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Philippine rescuers search for quake survivors
by Staff Writers
Guihulngan, Philippines (AFP) Feb 7, 2012

Rescuers in the Philippines dug through rubble with their bare hands on Tuesday in a frantic search for survivors, a day after a powerful earthquake killed dozens of people.

The 6.7-magnitude quake hit a narrow strait between the heavily populated islands of Negros and Cebu around lunchtime Monday, triggering devastating landslides, tearing down homes and destroying roads vital to relief efforts.

At least 48 people died and another 92 were missing, regional military commander Colonel Francisco Patrimonio said on Tuesday afternoon, and local government leaders warned the death toll was likely to rise.

"We are praying and hoping that we will get some survivors, but it's likely that many of those missing in the landslides have died already," Roel Degamo, the governor of Negros Oriental, the worst-hit province, told AFP.

Dozens of people were confirmed dead in Guihulngan, a coastal city flanked by mountains with a population of 100,000, where the public market, court house and many private homes were destroyed or badly damaged.

After the tremor brought down bridges and left deep fissures on asphalt roads, the area was only accessible by motorbike, foot or helicopter, and overwhelmed local police had few resources to search for survivors.

"We are using our hands and shovels to search in the rubble," Guihulngan police chief Senior Inspector Alvin Futalan told AFP.

An AFP photographer saw about 50 rescuers dig up the body of a young woman after the mountainside collapsed on a mountain hamlet.

The rescuers later said they heard cries for help underneath the rubble, triggering frenzied digging by men using only shovels. However, they stopped later when they failed to find anyone else.

President Benigno Aquino ordered air force helicopters to Guihulngan, as well as the navy and coast guard to transport relief supplies by sea, according to his spokeswoman Abigail Valte.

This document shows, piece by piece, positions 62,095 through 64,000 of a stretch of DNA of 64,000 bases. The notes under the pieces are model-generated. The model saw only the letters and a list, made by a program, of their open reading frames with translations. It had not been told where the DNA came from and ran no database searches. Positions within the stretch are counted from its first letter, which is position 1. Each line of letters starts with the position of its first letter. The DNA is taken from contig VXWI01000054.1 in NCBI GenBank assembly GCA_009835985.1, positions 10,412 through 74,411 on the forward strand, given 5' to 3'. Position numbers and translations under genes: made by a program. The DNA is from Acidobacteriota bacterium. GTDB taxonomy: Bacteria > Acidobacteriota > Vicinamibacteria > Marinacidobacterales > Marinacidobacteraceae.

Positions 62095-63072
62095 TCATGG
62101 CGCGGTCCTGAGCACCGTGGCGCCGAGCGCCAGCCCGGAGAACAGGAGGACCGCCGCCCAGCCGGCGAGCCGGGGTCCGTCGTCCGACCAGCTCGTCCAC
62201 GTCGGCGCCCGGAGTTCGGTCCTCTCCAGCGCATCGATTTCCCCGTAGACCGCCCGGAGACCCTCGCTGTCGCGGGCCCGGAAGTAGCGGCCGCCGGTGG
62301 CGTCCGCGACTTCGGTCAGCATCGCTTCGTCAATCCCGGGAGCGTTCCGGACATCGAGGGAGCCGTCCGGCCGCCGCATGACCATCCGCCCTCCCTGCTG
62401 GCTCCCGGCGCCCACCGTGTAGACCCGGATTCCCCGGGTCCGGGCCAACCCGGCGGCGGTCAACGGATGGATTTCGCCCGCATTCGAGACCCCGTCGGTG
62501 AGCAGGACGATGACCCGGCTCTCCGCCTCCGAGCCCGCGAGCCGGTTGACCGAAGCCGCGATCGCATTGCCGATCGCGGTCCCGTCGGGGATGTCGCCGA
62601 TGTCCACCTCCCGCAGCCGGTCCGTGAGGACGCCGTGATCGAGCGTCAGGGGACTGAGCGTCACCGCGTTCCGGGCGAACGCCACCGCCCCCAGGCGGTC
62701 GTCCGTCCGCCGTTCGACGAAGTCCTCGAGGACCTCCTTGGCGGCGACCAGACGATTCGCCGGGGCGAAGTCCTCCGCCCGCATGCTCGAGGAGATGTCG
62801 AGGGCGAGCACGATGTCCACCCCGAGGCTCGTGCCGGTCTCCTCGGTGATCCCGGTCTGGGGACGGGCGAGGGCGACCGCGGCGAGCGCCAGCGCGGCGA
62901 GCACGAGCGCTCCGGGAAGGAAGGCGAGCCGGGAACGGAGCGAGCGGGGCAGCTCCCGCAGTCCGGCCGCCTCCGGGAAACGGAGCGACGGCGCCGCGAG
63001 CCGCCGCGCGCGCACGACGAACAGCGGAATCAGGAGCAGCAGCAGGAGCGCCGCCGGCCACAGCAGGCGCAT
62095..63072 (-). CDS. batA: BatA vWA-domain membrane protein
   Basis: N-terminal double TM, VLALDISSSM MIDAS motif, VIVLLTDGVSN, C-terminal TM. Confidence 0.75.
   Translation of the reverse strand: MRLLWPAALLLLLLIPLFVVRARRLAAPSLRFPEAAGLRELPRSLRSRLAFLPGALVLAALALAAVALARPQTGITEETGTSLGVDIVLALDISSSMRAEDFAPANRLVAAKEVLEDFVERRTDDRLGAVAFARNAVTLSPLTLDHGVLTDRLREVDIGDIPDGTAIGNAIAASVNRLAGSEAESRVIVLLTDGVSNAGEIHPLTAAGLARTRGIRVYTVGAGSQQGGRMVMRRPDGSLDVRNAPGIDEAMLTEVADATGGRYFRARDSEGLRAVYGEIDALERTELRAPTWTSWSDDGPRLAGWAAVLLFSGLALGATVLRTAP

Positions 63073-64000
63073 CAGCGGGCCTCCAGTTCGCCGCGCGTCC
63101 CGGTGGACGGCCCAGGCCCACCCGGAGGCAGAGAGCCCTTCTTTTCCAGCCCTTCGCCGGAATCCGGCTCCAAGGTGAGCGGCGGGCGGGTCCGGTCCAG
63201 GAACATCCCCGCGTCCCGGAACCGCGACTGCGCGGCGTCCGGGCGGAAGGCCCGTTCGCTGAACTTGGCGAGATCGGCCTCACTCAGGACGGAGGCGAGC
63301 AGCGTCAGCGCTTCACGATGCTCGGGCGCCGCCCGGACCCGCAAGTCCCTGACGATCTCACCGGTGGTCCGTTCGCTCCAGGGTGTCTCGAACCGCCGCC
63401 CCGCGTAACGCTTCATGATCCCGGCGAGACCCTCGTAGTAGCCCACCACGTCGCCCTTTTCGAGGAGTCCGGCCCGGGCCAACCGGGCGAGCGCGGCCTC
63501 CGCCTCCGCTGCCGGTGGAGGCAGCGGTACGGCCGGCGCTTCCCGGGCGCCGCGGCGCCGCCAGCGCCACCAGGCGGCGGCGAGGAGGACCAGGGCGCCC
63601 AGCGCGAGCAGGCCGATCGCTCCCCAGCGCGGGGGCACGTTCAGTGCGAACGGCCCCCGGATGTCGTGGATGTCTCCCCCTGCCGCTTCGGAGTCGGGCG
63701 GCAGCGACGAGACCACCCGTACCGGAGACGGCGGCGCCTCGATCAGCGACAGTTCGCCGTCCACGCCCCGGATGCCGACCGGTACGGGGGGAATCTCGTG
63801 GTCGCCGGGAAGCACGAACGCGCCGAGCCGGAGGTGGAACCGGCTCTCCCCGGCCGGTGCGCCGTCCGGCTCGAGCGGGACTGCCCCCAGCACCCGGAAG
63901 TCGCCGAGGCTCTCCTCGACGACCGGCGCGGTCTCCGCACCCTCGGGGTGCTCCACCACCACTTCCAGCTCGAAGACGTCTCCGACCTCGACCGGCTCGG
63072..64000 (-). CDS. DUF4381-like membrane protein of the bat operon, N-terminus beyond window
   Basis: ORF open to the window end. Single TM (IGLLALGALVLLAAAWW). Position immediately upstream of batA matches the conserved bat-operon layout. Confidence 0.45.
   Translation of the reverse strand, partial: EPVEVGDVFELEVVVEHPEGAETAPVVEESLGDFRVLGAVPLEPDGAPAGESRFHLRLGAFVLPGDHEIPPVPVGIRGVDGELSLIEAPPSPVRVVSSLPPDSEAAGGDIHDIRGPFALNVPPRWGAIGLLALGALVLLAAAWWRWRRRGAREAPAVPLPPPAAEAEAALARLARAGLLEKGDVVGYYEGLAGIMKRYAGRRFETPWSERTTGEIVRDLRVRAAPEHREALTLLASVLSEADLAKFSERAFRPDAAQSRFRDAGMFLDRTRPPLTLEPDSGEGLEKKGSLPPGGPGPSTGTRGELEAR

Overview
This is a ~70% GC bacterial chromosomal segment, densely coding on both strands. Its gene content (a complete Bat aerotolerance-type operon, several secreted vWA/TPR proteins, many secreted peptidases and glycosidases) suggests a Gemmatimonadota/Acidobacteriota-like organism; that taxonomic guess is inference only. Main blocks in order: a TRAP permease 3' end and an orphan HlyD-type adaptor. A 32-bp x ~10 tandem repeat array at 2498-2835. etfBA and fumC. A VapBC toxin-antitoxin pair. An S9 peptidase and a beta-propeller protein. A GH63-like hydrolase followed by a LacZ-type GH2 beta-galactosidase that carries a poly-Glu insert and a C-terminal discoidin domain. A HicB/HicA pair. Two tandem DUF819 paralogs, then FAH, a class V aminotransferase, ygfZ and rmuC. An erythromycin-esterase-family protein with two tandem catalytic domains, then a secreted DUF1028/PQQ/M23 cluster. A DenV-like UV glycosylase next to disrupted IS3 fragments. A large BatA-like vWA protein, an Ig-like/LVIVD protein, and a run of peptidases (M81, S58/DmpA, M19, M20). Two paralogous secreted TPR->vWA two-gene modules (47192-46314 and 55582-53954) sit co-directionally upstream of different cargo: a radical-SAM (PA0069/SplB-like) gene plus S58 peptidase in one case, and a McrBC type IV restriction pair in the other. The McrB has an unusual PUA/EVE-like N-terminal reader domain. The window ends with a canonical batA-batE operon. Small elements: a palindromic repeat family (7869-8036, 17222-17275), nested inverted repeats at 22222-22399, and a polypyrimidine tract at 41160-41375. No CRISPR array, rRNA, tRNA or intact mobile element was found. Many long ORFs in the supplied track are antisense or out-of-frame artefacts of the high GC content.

An AFP correspondent who reached Guihulngan by motorcycle said survivors were huddled in makeshift tents and refused to go indoors due to a series of terrifying aftershocks.

State seismologists said more than 700 aftershocks, some nearly as strong as the initial quake, had battered Negros, and warned residents to expect many more over the next few weeks.

Guihulngan mayor Ernesto Reyes said patients at the city's main hospital were rushed out of the building after a strong aftershock rattled the walls and split open a tennis court on Tuesday.

He described a sense of despair and fear throughout the city.

"Our water system is broken, there is not enough food, people are in panic and there is no electricity," he told AFP.

Aside from the carnage in Guihulngan, regional commander Patrimonio said rescue efforts were focused on the nearby town of La Libertad where up to 40 people were feared buried in rubble.

In Manila, the national government's disaster office said its death toll was 15, with 71 missing, but acknowledged it had not yet been able to verify reports from local authorities as to the extent of the damage.

Cebu, the Philippines' second biggest city with 2.3 million residents and a popular tourist destination, was 50 kilometres from the epicentre and shook violently during the initial tremor but no deaths were reported there.

The Philippines sits on the Pacific "Ring of Fire" -- a belt around the Pacific Ocean where friction between shifting tectonic plates causes frequent earthquakes and volcanic activity.

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